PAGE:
VVV is starting to get internationalization support. If VVV does not select your language automatically, you can explicitly set it in the Preferences window> From that window you can also uncheck the default option to reopen the last used catalog at startup, specify which ID3 tags should be extracted from audio files as they are being cataloged, and specify your location and login credentials if you are using Firebird as a standalone server.

The Volumes menu allows you to add a directory to the catalog and give it a volume name. Clicking on the Catalog button in the toolbar does the same thing. I added a directory containing the Linux HOWTO files in both HTML and PDF formats (a total of 8,119 files and 313 directories). Using a cold disk cache, the cataloging took about 25 seconds.

There are three main views in VVV -- Physical, Virtual, and Search -- all available by those names in the toolbar, as shown here. This screenshot shows that, along with the HOWTO directory, I cataloged two subdirectories as individual volumes.

Clicking on Search in the toolbar lets you find which volumes contain the files you are after. Search mode is shown in the second screenshot. The first part of the physical path shows the volume that contains the result. By clicking on each column header you can sort the view in ascending or descending order by that column. For each file, you can manually enter a description, which is what is displayed in the rightmost column in the screenshot.

The third mode, Virtual, takes some getting used to. Using virtual folders lets you organize your DVD catalog more logically. Suppose you have six discs that contain the digital photos of your last trip all indexed inside a single "Japan 2008 images" virtual folder. If you edit some of the images, for example removing some red eye, and burn the updated images to a new disc later, you can then add those images to the same Japan 2008 images virtual folder, even though they might be on a DVD you burn two years later.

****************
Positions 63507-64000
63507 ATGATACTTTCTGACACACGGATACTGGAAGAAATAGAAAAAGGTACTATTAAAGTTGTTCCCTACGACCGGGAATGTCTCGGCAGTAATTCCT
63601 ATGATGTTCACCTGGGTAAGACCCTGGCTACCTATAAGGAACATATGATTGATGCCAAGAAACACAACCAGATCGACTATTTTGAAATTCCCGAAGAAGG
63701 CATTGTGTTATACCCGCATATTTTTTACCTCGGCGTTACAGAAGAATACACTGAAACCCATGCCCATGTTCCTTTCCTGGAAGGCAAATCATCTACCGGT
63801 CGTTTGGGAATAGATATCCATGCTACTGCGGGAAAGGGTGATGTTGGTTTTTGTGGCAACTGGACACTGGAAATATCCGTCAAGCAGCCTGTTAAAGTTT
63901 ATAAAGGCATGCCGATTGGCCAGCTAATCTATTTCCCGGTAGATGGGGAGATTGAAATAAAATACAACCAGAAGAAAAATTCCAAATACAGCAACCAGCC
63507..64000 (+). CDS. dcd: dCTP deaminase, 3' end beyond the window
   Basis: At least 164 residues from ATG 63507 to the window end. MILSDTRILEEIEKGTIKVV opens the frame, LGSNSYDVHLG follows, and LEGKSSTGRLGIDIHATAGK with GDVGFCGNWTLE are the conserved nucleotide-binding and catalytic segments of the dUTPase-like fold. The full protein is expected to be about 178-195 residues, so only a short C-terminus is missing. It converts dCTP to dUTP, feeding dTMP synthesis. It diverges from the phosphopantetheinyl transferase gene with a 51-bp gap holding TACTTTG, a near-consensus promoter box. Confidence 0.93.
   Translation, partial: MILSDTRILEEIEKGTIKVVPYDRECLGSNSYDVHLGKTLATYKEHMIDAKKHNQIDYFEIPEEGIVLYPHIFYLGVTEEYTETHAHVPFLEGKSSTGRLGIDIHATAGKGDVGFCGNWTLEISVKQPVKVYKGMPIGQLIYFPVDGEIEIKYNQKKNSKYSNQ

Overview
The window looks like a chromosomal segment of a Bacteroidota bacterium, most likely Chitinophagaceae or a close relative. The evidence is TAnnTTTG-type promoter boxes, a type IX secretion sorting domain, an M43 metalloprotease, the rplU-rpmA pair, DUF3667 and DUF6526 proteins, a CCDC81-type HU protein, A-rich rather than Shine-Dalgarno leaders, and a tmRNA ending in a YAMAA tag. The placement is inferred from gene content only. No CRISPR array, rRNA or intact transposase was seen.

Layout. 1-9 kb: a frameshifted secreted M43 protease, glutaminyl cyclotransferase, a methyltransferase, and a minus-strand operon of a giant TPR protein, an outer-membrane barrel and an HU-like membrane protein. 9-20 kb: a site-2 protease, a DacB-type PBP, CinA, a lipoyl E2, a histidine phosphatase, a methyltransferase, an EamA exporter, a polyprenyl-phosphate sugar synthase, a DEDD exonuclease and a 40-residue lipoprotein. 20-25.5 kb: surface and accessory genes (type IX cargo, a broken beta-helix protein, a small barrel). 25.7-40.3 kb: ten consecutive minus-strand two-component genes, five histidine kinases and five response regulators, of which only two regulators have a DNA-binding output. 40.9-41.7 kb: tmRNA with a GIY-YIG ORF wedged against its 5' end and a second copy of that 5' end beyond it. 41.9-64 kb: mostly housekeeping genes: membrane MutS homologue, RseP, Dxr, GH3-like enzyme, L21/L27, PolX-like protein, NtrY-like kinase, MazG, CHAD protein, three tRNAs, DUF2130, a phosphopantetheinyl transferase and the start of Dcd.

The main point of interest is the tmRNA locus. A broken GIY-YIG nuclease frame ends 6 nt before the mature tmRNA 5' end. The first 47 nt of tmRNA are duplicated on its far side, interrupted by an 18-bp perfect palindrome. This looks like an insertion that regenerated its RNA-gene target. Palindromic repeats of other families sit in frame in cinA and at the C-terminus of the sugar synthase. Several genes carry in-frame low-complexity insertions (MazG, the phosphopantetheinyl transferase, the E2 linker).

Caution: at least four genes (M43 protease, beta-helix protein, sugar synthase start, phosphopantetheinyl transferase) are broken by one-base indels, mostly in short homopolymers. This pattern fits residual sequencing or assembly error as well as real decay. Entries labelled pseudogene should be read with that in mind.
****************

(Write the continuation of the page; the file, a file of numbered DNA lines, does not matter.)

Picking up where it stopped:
You can create new root folders by right-clicking on the leftmost list. To add a tree to a virtual directory you have to go back to Physical mode, right-click on a file or directory, and select "Add to Virtual Folder." You will then be shown a tree view in which you can select which virtual folder you want to add to. You can add a physical file or directory to multiple virtual folders.

VVV can index a directory quickly. Its ability to perform "starts with" and "contains" searches lets you find which disc contains a file you are after. The ability to search for files based on a regular expression would be a welcome addition for power users.